8) (In logic) Deduction, ascertaining that the पक्ष (pakṣa) or subject possesses the हेतु (hetu); व्याप्तिविशिष्टपक्ष- धर्मताज्ञानं परामर्शः (vyāptiviśiṣṭapakṣa- dharmatājñānaṃ parāmarśaḥ) T. S; or व्याप्तस्य पक्षधर्मत्वधीः परामर्श उच्यते (vyāptasya pakṣadharmatvadhīḥ parāmarśa ucyate) Bhāṣā P.66.

9) Touching, striking gently.

1) Affection (by disease).

Derivable forms: parāmarśaḥ (परामर्शः).

Source: Cologne Digital Sanskrit Dictionaries: Edgerton Buddhist Hybrid Sanskrit Dictionary

Parāmarśa (परामर्श).—m. (to next; = Pali parāmāsa), clinging to; see dṛṣṭi-p° and śīlavrata-p°.

Source: Cologne Digital Sanskrit Dictionaries: Shabda-Sagara Sanskrit-English Dictionary

Parāmarśa (परामर्श).—m.

(-rśaḥ) 1. Discrimination, discriminating, distinguishing, judgment. 2. (In Logic,) Drawing conclusions from analogy or experience: knowledge of the existence of hetu in the Paksha. 3. Seizing, pulling. 4. Violence, assault, attack. 5. Hindrance. 6. Reflection, consideration, investigation. E. parā implying supre macy, &c. mṛś to deliberate, bhāve ghañ aff.

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Parāmarṣa (परामर्ष).—m.

(-rṣaḥ) Forbearance. E. parā, and mṛṣ to bear, aff. ghañ .

Source: Cologne Digital Sanskrit Dictionaries: Benfey Sanskrit-English Dictionary

Parāmarśa (परामर्श).—i. e. parā-mṛś + a, m. 1. Pulling, Mahābhārata 7, 1399. 2. Drawing (as a bow), [Rāmāyaṇa] 1, 76, 17. 3. Injuring, 3, 7, 30. 4. Assailing, Mahābhārata 3, 15060. 5. Consideration, reflexion, Mahābhārata 7, 4188. 6. Knowledge of the minor premiss in its connection with the major, Bhāṣāp. 67.

Source: Cologne Digital Sanskrit Dictionaries: Cappeller Sanskrit-English Dictionary

Parāmarśa (परामर्श).—[masculine] seizure, touch; attack, injury [locative], [genetive], or —°); relation, insinuation, recollection, reflection, consideration, thought.

Source: Cologne Digital Sanskrit Dictionaries: Aufrecht Catalogus Catalogorum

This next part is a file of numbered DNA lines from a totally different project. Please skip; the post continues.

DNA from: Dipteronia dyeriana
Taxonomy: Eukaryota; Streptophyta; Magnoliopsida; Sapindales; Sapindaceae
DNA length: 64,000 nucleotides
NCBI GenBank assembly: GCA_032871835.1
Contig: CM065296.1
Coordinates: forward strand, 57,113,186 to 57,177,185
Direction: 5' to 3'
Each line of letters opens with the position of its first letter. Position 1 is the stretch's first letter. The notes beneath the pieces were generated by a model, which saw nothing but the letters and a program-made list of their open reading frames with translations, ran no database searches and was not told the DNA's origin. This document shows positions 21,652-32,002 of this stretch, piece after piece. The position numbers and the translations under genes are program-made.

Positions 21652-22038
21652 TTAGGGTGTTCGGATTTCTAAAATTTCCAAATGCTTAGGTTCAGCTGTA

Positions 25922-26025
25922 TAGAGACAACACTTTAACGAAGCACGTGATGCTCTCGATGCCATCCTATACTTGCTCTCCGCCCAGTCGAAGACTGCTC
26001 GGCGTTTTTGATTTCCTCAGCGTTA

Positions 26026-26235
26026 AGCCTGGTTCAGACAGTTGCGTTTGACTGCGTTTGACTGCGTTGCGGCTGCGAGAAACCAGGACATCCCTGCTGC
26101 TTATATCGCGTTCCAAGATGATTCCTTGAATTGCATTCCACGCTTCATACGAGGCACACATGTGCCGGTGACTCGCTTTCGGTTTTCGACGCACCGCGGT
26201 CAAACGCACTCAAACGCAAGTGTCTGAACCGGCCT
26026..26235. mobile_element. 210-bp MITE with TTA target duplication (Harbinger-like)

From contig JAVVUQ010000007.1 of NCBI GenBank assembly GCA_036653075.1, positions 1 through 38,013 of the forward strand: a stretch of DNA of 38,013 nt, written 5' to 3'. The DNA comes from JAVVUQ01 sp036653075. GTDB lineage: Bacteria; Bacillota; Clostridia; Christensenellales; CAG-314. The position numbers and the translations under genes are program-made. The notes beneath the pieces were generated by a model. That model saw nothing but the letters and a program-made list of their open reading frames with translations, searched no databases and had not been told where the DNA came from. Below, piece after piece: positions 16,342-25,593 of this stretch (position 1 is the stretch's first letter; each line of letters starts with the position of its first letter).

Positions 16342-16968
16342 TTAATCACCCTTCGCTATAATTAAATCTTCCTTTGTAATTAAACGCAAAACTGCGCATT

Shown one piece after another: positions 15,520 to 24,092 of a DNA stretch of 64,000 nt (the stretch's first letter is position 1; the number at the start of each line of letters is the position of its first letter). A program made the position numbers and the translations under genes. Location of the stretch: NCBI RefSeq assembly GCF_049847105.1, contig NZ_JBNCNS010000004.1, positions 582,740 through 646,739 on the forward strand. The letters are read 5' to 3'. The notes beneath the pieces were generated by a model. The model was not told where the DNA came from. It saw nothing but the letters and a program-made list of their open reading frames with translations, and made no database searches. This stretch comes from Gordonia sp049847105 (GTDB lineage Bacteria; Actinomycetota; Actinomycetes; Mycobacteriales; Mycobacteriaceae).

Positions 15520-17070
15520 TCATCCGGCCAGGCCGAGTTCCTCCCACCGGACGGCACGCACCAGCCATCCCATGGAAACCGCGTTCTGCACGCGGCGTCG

Parāmarśa (परामर्श) as mentioned in Aufrecht’s Catalogus Catalogorum:—[nyāya] Pheh. 12. 13.
—[commentary] by Jagadīśa. Oppert. Ii, 3705.

Source: Cologne Digital Sanskrit Dictionaries: Monier-Williams Sanskrit-English Dictionary

1) Parāmarśa (परामर्श):—[=parā-marśa] [from parā-mṛś] m. seizing, pulling (keśa-, by the hair), [Mahābhārata]

2) [v.s. ...] bending or drawing (of a bow), [Rāmāyaṇa]

3) [v.s. ...] violation, injury, assault, attack, [Mahābhārata; Rāmāyaṇa; Kādambarī]

4) [v.s. ...] affection (by disease etc.), [Mārkaṇḍeya-purāṇa]

5) [v.s. ...] remembrance, recollection, [Vedāntasāra]

6) [v.s. ...] referring or pointing t°, [Sāhitya-darpaṇa]

7) [v.s. ...] reflection, consideration, judgement, [Mahābhārata; Bhāṣāpariccheda]

8) [v.s. ...] (in logic) inference, conclusion, drawing conclusions from analogy or experience, knowledge of the minor premiss in its connection with the major

9) [v.s. ...] Name of [work]

10) Pāramarṣa (पारमर्ष):—[=pārama-rṣa] [from pārama] (p+ṛṣi) mfn. coming from a great Ṛṣi, [Sarvadarśana-saṃgraha]

Source: Cologne Digital Sanskrit Dictionaries: Yates Sanskrit-English Dictionary

1) Parāmarśa (परामर्श):—[parā-marśa] (rśaḥ) 1. m. Discrimination, judgment; advice.

2) Parāmarṣa (परामर्ष):—[parā-marṣa] (rṣaḥ) 1. m. Forbearance.

Source: DDSA: Paia-sadda-mahannavo; a comprehensive Prakrit Hindi dictionary (S)

Parāmarśa (परामर्श) in the Sanskrit language is related to the Prakrit word: Parāmarisa.

[Sanskrit to German]

Paramarsha in German

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Sanskrit, also spelled संस्कृतम् (saṃskṛtam), is an ancient language of India commonly seen as the grandmother of the Indo-European language family (even English!). Closely allied with Prakrit and Pali, Sanskrit is more exhaustive in both grammar and terms and has the most extensive collection of literature in the world, greatly surpassing its sister-languages Greek and Latin.

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Hindi dictionary

[«previous next»] — Paramarsha in Hindi glossary
Source: DDSA: A practical Hindi-English dictionary

Parāmarśa (परामर्श) [Also spelled paramarsh]:—(nm) counsel; advice; consultation; ~[dātā] an adviser, a counsel; ~[dātrī samiti] an advisory committee; [parāmarśīya] advisory, consultative; •[mata] advisory opinion; —[karanā] to lay/put heads together; —[denā] to advise.

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Kannada-English dictionary

[«previous next»] — Paramarsha in Kannada glossary
Source: Alar: Kannada-English corpus

Parāmarśa (ಪರಾಮರ್ಶ):—

1) [noun] = ಪರಾಮರ್ಶೆ [paramarshe].

2) [noun] the act of pulling, attracting towards.

3) [noun] a hostile attack.

4) [noun] the total of what one remembers and the act, power of remembering.

5) [noun] a taking care of another as a child, aged, sick person, etc.

6) [noun] (log.) knowledge of a thing got in the form of conclusion reached by reasoning.

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Kannada is a Dravidian language (as opposed to the Indo-European language family) mainly spoken in the southwestern region of India.